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Sales v. State

Supreme Court of Georgia

February 16, 2015

SALES
v.
THE STATE

Murder. Taylor Superior Court. Before Judge Peters.

Judgment reversed.

James C. Bonner, Jr. , Tyler R. Conklin, for appellant.

Julia Fessenden Slater, District Attorney, Robert B. Bickerstaff II, Assistant District Attorney, Samuel S. Olens, Attorney General, Patricia B. Attaway Burton, Deputy Attorney General, Paula K. Smith, Senior Assistant Attorney General, Christian A. Fuller, Assistant Attorney General, for appellee.

THOMPSON, Chief Justice. All the Justices concur, except Nahmias and Blackwell, JJ., who concur in the judgment only.

OPINION

Thompson, Chief Justice.

Appellant Courtney Sales was found guilty of felony murder, armed robbery, and possession of a firearm during the commission of a crime in connection with the shooting death of Jamal Cooper.[1] His [296 Ga. 539] motion for new trial

Page 375

in which he asserted, inter alia, that the trial court erred by commenting on the evidence in violation of OCGA § 17-8-57 was denied, and he appeals. Based on our review of the record, we agree that by stating to the venire in reference to the crimes committed that " [t]his happened in Taylor County" the trial court expressed or intimated its opinion as to a disputed issue of fact at trial and violated OCGA § 17-8-57. See Rouse v. State, 296 Ga. 213 (765 S.E.2d 879) (2014). Accordingly, we reverse the judgment of the trial court.

1. Viewed in the light most favorable to the jury's verdict, the evidence presented at trial revealed that appellant drove from New Jersey to Americus, Georgia, with Jamal Cooper in December 2005 to purchase cheap firearms for resale. Appellant made arrangements for the sale through an acquaintance, Kenneth Dupree. Appellant, Cooper, Dupree and three of Dupree's cousins agreed to meet an individual named " Sham" on a dirt road to complete the transaction. Sham never arrived. Later that night, police responded to a call from a gas station where they found appellant lying on the ground, shot multiple times. Appellant told the officers that he was involved in a transaction that went wrong and his friend, Cooper, had been shot. From appellant's description, it was unclear whether Cooper's body was located in Taylor County. Eventually, police found Cooper's body lying on a dirt road in south Taylor County.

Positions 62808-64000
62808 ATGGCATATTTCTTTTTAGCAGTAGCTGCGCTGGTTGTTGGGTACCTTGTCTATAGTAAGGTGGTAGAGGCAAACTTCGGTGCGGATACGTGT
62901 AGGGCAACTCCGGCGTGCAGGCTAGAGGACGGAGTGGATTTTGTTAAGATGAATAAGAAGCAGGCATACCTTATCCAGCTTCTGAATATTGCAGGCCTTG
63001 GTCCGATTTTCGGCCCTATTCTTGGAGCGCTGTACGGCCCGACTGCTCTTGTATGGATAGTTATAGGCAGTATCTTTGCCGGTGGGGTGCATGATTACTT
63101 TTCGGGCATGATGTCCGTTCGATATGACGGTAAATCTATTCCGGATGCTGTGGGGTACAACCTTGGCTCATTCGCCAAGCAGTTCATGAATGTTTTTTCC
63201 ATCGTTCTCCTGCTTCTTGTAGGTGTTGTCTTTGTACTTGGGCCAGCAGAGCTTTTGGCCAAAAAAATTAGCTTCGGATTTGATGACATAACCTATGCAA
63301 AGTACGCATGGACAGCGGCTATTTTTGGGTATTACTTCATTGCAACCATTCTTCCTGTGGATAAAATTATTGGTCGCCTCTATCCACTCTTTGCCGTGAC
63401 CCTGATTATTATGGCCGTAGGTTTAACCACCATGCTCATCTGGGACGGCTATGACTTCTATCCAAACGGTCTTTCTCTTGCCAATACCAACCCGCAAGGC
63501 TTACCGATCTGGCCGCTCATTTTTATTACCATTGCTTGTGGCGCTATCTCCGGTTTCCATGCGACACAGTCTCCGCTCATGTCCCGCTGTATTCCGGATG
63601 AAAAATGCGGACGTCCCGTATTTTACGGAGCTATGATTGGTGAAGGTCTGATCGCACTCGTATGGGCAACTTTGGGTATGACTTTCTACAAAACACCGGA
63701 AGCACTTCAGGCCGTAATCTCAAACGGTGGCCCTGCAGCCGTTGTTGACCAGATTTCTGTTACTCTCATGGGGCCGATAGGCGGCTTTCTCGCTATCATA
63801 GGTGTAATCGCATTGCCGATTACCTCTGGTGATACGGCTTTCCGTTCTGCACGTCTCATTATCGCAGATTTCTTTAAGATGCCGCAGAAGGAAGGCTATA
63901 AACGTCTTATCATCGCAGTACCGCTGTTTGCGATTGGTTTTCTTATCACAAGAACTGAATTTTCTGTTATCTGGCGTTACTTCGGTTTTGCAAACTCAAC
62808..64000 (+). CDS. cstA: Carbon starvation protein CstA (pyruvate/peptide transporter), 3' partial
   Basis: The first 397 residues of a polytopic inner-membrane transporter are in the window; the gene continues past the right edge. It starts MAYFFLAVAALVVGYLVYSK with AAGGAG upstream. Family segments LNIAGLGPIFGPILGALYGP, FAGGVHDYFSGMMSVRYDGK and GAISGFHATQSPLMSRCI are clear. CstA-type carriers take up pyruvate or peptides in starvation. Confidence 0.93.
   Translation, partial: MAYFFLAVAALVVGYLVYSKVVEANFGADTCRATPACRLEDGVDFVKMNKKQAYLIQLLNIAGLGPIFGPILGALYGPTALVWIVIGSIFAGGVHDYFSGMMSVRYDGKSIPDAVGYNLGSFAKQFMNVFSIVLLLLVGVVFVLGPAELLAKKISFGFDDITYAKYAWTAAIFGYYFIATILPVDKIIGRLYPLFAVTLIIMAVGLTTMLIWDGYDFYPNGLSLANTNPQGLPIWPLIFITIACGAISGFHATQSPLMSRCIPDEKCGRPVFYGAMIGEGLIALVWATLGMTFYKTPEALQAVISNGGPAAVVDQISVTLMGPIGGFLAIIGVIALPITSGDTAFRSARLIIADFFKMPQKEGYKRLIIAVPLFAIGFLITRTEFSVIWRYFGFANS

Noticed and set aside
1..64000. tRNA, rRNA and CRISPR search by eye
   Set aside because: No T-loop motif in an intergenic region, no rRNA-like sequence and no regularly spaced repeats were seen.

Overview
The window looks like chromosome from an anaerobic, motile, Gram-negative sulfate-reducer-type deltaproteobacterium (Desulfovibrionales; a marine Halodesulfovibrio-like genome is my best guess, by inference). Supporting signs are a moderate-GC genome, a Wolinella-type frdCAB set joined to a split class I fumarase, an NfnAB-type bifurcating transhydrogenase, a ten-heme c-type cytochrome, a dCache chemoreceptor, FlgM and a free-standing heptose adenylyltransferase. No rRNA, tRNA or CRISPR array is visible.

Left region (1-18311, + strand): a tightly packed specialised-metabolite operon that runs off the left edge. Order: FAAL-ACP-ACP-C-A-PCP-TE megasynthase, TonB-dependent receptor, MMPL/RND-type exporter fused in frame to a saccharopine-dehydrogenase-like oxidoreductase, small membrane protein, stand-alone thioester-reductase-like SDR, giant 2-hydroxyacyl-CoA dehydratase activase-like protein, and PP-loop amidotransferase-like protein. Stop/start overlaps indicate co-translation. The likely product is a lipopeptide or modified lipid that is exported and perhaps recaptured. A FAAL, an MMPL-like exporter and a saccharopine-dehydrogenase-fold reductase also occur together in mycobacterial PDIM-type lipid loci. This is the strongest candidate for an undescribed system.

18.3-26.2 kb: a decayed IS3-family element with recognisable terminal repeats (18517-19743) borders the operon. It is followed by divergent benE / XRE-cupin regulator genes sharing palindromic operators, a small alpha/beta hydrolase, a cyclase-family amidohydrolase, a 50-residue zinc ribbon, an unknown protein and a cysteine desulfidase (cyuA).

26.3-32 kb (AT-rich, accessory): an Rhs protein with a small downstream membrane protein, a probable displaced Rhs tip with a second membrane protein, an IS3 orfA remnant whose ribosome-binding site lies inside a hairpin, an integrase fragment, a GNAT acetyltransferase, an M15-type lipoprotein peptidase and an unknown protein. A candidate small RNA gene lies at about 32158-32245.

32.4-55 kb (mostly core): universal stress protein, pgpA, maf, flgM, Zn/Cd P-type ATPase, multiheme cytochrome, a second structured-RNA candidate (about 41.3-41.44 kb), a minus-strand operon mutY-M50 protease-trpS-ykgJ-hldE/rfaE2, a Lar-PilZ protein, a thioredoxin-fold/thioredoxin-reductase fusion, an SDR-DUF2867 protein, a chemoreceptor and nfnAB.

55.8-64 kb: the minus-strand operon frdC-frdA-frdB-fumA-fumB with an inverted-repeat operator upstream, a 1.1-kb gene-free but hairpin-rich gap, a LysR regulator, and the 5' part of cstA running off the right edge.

Although originally confirming appellant's account, Dupree and other witnesses eventually revealed to police that appellant made the trip from New Jersey to rob Cooper because appellant believed Cooper had not given him his fair share of profits from an earlier deal. Pursuant to plea deals, members of the group testified that appellant shot Cooper in the back of the head then asked one of the group to take the gun and shoot appellant to make it look like he was the victim.

We conclude the evidence was sufficient to enable a rational trier of fact to find appellant guilty beyond a reasonable doubt of the crimes [296 Ga. 540] for which he was convicted. See Jackson v. Virginia, 443 U.S. 307 (99 S.Ct. 2781, 61 L.Ed.2d 560) (1979).

2. Appellant enumerates as error three separate comments made by the trial court during the proceedings which appellant contends violated OCGA § 17-8-57. This statute provides:

It is error for any judge in any criminal case, during its progress or in his charge to the jury, to express or intimate his opinion as to what has or has not been proved or as to the guilt of the accused. Should any judge violate this Code section, the violation shall be held by the Supreme Court or Court of Appeals to be error and the decision in the case reversed, and a new trial granted ...

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